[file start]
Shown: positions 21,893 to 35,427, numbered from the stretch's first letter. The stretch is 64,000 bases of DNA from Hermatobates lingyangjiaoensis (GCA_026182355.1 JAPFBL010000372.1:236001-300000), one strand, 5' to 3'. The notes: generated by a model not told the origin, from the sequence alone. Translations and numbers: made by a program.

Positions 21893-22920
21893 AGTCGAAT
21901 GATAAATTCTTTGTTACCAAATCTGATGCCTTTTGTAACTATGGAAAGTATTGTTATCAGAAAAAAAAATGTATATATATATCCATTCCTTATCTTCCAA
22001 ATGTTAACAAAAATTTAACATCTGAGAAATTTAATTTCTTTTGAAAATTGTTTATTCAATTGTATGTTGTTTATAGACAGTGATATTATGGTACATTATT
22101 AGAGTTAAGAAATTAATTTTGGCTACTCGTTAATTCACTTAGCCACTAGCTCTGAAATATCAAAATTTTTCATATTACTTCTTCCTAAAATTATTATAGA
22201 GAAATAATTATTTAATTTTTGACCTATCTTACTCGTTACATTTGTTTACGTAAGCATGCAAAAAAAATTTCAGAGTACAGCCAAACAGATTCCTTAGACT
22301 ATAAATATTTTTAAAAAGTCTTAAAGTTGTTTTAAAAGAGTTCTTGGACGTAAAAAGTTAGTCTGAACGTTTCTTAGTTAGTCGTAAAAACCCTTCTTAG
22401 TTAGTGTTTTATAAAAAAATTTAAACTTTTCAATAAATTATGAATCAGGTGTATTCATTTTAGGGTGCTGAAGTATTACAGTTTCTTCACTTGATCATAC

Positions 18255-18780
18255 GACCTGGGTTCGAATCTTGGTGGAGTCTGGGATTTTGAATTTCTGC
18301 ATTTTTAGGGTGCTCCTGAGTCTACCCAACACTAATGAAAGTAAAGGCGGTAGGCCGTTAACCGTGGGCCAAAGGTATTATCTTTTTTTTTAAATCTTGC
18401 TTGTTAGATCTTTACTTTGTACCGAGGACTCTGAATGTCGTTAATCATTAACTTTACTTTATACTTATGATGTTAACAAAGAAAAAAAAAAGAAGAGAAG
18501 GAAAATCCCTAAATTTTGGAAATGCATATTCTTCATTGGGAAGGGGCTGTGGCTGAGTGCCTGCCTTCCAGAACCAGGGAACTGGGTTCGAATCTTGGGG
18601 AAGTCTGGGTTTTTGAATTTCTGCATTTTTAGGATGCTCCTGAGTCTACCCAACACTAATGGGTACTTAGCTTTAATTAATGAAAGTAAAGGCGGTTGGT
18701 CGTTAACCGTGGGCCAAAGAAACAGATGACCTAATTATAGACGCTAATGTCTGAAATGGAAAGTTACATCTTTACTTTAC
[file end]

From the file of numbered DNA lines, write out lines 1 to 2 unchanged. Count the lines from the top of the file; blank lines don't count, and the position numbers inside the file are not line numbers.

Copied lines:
Shown: positions 21,893 to 35,427, numbered from the stretch's first letter. The stretch is 64,000 bases of DNA from Hermatobates lingyangjiaoensis (GCA_026182355.1 JAPFBL010000372.1:236001-300000), one strand, 5' to 3'. The notes: generated by a model not told the origin, from the sequence alone. Translations and numbers: made by a program.

Positions 21893-22920